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Admissible Evidence

Definition - What does Admissible Evidence mean?

Admissible evidence is evidence the court deems relevant to prove the facts of the personal injury case. Valid evidence must first be relevant. If the evidence does not help decide the issues or at least increase or decrease the likelihood that a fact in question is true, the court is likely to conclude the information is irrelevant and therefore inadmissible.

The court will also review whether the evidence is material, which means it relates to a particular fact in question. Finally, the court will determine if the evidence is competent, which means it is considered reliable. For instance, some witness statements may be considered unreliable because of the character of the witness.
Information or evidence which is admissible is considered directly relevant and can include any evidence gathered through direct observation, perception, description or through circumstantial evidence.

What evidence is considered inadmissible?

Inadmissible evidence can include evidence which is hearsay (with many exceptions), unfairly prejudicial (arouses outrage in the court without adding additional information about the case), wastes time, is considered misleading to the jury, is considered expert testimony given by non-expert witnesses, or information which is provided by a privileged source.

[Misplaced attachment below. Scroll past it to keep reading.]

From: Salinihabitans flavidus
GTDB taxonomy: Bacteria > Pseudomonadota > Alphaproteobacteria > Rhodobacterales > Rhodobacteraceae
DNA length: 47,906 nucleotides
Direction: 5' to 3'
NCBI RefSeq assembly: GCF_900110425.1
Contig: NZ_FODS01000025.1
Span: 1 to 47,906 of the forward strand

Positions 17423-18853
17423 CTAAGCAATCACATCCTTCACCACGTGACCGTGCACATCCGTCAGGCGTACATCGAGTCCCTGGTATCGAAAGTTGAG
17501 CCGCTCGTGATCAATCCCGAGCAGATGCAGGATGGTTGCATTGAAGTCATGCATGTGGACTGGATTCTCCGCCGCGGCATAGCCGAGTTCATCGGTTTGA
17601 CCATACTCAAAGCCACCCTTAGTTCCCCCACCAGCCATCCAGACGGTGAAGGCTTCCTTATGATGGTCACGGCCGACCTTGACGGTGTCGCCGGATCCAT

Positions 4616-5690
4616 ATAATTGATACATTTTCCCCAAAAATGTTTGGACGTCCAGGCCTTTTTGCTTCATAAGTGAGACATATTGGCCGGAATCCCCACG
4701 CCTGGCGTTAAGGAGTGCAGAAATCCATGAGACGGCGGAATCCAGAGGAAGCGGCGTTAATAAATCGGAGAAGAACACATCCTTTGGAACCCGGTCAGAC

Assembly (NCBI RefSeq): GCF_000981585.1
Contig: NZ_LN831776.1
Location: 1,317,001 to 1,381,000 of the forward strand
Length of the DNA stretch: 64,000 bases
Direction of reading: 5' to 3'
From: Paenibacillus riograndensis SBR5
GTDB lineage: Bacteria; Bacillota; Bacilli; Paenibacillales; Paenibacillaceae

Admissible evidence for a personal injury case

To prove a personal injury case the plaintiff will need to submit admissible evidence to the court which can prove their case. For example, personal injury plaintiffs must prove the defendant owed them a duty of care, this duty was breached, and they suffered damage as a result of the breach.

Different types of evidence will be needed depending on the type of injury case. For instance, for a breach of contract case you will need to present admissible evidence that there was an existence of a valid contract by proving there was an offer, an acceptance of the terms of the contract, and consideration by both parties. Next, you must prove there was a breach of the contract. Finally, you must prove one of the parties was harmed or suffered loss due to the breach.

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